When the overbreadth testis applied to this section, it is concluded that the section should be rendered unconstitutional because the word ‘dissatisfaction’ carries along with it a lot of ambiguity and uncertainty because of the vastness of its interpretation, and also because there is a haziness with respect to the practical applicability of this section. Coming to the vagueness test, the individual is not aware of the articulation of S124A, what it seeks to condone and the consequences attached which leads to a negative externality- the chilling effect.  Life imprisonment as a punishment for the mere potentiality of inciting violence through speech seems to be superabundant, thereby fulfilling the chilling effect.  The misuse of such laws by the government proves that a ‘reasonable nexus’ is not always taken into consideration. Even though such tests are not taken into consideration in India, they do raise questions about the constitutionality and validity of S124A.
The law regarding Sedition has been framed in such a way that it subscribes to the ‘liberal autonomous approach’, but practical application of the laws have proved that a ‘moral and paternalistic approach’ is followed. In such a scenario, it is only ideal that the section is declared unconstitutional, and the Freedom of Speech and Expression is given importance to. Furthermore, reasonable restrictions provided under Article 19(2), Unlawful Activities (Prevention) Act, 1967 Sections 121,122,123,131,141,143,153-A, Contempt of Court Act, 1971 and Prevention of Insults to National Honour Act, 1971, provide more than enough safeguards for acts likely to come under Sedition.
Hence, in the researcher’s opinion, Section 124A of the Indian Penal Code should be declared unconstitutional.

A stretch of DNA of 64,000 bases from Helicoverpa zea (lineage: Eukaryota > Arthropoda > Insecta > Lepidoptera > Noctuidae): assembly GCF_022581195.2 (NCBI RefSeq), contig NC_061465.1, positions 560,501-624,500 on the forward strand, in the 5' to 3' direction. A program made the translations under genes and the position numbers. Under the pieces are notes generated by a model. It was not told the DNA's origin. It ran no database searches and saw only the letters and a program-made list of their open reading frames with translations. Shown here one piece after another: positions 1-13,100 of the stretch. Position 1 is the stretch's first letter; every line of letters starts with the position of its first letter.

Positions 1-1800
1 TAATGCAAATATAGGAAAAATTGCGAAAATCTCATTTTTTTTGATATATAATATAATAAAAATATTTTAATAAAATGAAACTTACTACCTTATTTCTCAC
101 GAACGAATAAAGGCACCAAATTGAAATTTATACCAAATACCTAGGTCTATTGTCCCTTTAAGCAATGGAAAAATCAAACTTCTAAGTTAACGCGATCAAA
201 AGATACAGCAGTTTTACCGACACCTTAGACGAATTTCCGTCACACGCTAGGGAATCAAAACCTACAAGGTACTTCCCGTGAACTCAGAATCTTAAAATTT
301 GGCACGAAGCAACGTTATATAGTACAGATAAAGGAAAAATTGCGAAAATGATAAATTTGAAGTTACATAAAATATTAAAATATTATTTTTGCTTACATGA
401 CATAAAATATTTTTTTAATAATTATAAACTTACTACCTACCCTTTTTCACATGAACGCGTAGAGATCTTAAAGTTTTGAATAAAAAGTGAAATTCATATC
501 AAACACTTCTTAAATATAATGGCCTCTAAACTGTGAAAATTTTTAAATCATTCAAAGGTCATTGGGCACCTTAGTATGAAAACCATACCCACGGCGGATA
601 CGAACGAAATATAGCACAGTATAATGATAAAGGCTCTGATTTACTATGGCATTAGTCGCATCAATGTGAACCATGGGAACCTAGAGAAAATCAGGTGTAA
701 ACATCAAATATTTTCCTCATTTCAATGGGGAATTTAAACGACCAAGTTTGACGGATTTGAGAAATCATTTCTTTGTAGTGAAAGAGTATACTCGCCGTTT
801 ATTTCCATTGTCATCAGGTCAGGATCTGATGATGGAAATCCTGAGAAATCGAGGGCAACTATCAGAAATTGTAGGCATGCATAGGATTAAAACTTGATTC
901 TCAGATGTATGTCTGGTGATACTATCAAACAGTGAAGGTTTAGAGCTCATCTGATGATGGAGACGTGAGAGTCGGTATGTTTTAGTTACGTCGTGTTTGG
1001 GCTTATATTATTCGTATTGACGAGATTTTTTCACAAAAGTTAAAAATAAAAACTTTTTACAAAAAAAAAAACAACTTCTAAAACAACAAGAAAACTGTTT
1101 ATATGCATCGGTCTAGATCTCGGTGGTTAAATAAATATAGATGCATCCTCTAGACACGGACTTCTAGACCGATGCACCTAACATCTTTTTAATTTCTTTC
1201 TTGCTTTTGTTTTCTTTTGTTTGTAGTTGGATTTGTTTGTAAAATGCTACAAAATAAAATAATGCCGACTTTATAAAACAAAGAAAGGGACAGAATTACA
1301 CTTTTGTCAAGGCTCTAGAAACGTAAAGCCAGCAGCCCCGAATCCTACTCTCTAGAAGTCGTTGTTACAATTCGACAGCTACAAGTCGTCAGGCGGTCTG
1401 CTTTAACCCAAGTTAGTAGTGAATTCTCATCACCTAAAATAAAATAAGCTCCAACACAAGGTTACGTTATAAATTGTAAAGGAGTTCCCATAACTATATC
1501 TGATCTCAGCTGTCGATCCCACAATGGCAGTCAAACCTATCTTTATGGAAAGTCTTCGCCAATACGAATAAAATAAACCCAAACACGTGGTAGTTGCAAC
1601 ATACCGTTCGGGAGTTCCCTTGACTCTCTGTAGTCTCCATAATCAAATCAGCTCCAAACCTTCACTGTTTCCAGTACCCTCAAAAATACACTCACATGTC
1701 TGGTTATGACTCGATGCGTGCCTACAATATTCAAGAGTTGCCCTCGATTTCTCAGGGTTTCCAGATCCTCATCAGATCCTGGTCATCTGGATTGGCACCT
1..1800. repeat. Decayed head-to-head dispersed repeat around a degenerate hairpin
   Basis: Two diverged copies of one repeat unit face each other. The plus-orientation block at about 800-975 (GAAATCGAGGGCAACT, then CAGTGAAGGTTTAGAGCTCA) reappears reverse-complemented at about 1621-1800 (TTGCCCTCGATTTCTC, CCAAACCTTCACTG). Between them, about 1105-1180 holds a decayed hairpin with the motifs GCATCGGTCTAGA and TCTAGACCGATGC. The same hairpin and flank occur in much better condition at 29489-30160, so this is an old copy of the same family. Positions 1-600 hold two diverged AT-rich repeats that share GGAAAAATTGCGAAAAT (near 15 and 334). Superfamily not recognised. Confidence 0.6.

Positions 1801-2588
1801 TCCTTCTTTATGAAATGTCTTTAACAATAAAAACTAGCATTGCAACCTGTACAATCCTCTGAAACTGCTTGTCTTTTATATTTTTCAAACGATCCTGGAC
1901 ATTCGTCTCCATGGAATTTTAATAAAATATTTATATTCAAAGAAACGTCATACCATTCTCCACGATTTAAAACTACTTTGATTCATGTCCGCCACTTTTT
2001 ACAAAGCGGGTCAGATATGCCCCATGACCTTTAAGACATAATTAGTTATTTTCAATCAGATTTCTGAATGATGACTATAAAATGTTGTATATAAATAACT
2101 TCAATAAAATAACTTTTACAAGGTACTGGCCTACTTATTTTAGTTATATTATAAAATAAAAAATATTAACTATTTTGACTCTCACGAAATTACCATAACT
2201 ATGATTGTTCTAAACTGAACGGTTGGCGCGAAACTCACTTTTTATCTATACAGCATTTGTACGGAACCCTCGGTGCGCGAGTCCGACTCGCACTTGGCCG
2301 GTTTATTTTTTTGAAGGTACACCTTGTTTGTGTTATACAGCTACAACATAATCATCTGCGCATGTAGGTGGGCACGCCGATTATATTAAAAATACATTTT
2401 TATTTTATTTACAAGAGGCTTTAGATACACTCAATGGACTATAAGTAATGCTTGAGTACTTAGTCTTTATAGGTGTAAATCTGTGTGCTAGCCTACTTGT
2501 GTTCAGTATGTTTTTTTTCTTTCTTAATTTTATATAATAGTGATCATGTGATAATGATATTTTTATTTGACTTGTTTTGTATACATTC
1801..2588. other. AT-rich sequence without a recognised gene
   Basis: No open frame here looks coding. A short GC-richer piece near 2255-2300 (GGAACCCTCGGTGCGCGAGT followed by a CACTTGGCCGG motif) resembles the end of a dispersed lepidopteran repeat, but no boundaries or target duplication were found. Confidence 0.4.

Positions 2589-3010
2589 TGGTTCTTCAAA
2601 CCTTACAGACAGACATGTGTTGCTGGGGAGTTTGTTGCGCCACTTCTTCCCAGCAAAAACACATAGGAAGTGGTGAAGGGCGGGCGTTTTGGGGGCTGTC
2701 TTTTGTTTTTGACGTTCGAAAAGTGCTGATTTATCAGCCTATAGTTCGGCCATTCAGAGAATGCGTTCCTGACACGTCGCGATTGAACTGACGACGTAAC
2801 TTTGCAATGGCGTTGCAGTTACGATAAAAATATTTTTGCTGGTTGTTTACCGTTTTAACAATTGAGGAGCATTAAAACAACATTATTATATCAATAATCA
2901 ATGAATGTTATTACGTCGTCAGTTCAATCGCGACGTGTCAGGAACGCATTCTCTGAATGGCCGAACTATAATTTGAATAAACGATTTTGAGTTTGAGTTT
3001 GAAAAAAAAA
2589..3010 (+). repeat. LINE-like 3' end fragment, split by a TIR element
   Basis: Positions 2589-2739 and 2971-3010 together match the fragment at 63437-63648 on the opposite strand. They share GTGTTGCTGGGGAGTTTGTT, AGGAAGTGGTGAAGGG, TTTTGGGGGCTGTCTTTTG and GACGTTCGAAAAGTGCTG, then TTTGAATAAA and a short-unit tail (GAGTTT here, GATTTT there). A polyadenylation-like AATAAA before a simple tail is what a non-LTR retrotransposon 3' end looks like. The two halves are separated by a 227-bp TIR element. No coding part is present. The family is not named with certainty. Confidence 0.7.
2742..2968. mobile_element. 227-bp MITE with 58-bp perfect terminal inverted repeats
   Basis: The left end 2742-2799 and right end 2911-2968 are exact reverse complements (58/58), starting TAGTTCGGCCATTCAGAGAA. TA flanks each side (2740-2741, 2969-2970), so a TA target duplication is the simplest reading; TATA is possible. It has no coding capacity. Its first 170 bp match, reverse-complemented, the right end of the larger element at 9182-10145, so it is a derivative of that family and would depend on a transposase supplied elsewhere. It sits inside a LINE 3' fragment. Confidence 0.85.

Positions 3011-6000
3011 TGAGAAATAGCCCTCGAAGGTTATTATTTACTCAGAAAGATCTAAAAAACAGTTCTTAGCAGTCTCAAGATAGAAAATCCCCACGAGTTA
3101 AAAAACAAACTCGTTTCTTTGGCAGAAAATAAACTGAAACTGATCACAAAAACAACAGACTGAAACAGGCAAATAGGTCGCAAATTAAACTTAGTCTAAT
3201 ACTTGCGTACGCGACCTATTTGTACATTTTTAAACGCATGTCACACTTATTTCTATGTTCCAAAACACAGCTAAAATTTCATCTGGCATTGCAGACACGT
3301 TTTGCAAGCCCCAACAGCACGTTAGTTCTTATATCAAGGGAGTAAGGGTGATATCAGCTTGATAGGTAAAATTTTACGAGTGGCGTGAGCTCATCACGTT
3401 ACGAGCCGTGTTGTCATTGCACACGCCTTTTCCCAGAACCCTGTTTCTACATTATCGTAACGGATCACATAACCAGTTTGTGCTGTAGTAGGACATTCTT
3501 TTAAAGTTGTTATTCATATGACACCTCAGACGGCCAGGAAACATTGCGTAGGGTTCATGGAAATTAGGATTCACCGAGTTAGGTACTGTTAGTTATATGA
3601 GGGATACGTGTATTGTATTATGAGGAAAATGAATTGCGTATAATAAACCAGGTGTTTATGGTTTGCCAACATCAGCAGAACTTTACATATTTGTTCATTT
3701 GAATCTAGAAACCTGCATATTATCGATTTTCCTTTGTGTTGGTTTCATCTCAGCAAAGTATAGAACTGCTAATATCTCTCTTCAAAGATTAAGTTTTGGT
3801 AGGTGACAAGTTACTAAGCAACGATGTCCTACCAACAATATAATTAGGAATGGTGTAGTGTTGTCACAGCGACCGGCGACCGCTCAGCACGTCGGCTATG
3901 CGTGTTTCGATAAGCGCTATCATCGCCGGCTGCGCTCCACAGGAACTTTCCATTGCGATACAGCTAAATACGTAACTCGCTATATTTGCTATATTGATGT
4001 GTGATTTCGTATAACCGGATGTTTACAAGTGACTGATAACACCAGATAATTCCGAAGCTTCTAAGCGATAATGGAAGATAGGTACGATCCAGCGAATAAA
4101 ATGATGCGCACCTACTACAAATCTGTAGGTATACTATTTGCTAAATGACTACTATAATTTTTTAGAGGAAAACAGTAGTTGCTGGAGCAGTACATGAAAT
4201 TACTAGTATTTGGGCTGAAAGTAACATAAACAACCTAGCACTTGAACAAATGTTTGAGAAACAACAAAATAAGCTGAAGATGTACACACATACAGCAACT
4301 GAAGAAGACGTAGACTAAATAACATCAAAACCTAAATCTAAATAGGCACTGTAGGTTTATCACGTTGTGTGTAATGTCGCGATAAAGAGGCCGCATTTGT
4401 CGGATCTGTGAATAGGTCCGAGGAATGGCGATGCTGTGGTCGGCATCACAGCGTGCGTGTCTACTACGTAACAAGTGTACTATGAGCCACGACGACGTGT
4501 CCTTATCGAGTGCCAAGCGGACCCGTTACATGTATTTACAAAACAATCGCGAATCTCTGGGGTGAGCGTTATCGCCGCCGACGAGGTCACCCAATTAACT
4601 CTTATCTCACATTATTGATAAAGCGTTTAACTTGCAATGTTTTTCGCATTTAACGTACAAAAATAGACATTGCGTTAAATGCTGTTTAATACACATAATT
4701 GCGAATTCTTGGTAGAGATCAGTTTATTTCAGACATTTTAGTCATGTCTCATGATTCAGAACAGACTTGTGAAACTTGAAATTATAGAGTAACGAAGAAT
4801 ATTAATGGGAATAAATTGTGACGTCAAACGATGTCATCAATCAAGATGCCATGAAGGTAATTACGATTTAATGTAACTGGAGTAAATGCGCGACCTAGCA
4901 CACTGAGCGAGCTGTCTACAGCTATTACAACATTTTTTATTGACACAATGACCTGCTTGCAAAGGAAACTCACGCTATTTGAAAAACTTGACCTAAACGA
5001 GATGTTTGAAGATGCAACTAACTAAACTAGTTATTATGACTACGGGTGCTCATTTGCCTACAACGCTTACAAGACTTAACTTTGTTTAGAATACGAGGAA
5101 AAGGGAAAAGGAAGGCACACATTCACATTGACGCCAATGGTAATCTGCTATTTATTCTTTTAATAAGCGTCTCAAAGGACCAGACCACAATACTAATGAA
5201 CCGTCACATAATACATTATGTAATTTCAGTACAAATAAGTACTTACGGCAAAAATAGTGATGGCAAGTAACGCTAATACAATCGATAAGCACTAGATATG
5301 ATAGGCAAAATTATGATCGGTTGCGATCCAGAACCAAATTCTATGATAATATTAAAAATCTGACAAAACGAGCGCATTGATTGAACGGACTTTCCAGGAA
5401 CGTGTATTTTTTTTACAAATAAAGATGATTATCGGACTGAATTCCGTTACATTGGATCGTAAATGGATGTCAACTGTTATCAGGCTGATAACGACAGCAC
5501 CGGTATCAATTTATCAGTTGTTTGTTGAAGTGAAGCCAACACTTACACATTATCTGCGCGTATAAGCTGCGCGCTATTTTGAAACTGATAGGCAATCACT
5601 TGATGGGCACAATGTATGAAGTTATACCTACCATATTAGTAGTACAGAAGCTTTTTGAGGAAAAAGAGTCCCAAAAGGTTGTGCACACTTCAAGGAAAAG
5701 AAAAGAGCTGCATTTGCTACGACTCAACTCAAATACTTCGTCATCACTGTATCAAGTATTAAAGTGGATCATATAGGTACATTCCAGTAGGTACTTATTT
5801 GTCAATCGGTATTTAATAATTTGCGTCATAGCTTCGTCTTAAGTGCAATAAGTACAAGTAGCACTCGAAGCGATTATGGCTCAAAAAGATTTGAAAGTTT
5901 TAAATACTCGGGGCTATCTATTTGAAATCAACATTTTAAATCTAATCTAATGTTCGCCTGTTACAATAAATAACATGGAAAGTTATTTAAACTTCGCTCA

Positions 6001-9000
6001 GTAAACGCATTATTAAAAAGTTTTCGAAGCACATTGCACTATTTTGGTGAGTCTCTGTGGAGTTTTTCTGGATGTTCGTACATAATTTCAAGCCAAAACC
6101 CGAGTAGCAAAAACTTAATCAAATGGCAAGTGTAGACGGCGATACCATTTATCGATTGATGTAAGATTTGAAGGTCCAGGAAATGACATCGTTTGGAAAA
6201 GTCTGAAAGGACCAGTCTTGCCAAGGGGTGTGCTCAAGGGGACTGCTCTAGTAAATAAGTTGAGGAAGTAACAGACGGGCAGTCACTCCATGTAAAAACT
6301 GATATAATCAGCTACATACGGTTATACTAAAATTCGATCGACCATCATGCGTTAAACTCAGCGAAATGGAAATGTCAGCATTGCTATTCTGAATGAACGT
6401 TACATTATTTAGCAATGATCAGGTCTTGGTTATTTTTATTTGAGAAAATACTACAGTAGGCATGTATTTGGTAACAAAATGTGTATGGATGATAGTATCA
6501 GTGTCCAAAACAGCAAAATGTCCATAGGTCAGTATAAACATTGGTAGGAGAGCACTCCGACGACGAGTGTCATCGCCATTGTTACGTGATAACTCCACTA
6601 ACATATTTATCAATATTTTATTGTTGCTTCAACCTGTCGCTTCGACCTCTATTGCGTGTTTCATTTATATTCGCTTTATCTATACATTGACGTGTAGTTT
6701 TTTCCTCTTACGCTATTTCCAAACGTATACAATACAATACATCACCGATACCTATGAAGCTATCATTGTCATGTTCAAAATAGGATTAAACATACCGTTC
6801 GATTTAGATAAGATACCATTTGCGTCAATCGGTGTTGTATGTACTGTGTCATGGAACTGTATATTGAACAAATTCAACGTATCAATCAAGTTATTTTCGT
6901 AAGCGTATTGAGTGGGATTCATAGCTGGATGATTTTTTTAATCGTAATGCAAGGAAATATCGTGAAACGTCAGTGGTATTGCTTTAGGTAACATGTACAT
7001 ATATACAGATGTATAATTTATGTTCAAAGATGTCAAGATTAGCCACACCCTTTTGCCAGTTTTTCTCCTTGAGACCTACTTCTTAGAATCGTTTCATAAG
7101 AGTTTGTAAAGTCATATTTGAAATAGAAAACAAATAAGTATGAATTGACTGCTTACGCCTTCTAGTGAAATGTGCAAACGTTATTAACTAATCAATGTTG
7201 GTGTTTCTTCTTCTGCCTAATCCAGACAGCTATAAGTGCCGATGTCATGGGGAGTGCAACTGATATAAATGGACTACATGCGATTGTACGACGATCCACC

Verma J, “A Critical Analysis Of Sedition Law In India – By Jatin Verma” (Jatin Verma’s IAS AcademyOctober 8, 2019) <https://www.jatinverma.org/a-critical-analysis-of-sedition-law-in-india> accessed November 19, 2020
 ibid 20.
 Ramachandaran S, “Section 124A: The case Against the Much-Misused Sedition Law”  Outlook<https://www.outlookindia.com/website/story/opinion-section-124a-the-case-against-the-much-misused-sedition-law/347936> accessed November 19, 2020
 Dantewadia P and Padmanabhan V, “Sedition Cases in India: What Data Says” (LivemintFebruary 25, 2020) <https://www.livemint.com/news/india/sedition-cases-in-india-what-data-says-11582557299440.html> accessed November 19, 2020
 Anurag A and Bahera DP, “Section 124A IPC- Where to Draw the Line” (SCC OnlineOctober 3, 2017) <https://www.scconline.com/blog/post/2017/10/03/section-124-a-ipc-where-to-draw-the-line/> accessed November 20, 2020
 Kuthiala A, “Sedition and the Right to Freedom of Speech and Expression” (SCC OnlineDecember 12, 2017) <https://www.scconline.com/blog/post/2017/12/12/sedition-right-freedom-speech-expression/#_ftn9> accessed November 20, 2020
 Kaur P, “Sedition under Section 124-A of the Indian Penal Code: An Analysis” (2019) 2 International Journal of Law Management & Humanities.
I have always been against Glorifying Over Work and therefore, in the year 2021, I have decided to launch this campaign “Balancing Life”and talk about this wrong practice, that we have been following since last few years. I will be talking to and interviewing around 1 lakh people in the coming 2021 and publish their interview regarding their opinion on glamourising Over Work.
If you are interested in participating in the same, do let me know.
The copyright of this Article belongs exclusively to Ms. Aishwarya Sandeep. Reproduction of the same, without permission will amount to Copyright Infringement. Appropriate Legal Action under the Indian Laws will be taken.
If you would also like to contribute to my website, then do share your articles or poems at email@example.com
We also have a Facebook Group Restarter Moms for Mothers or Women who would like to rejoin their careers post a career break or women who are enterpreneurs.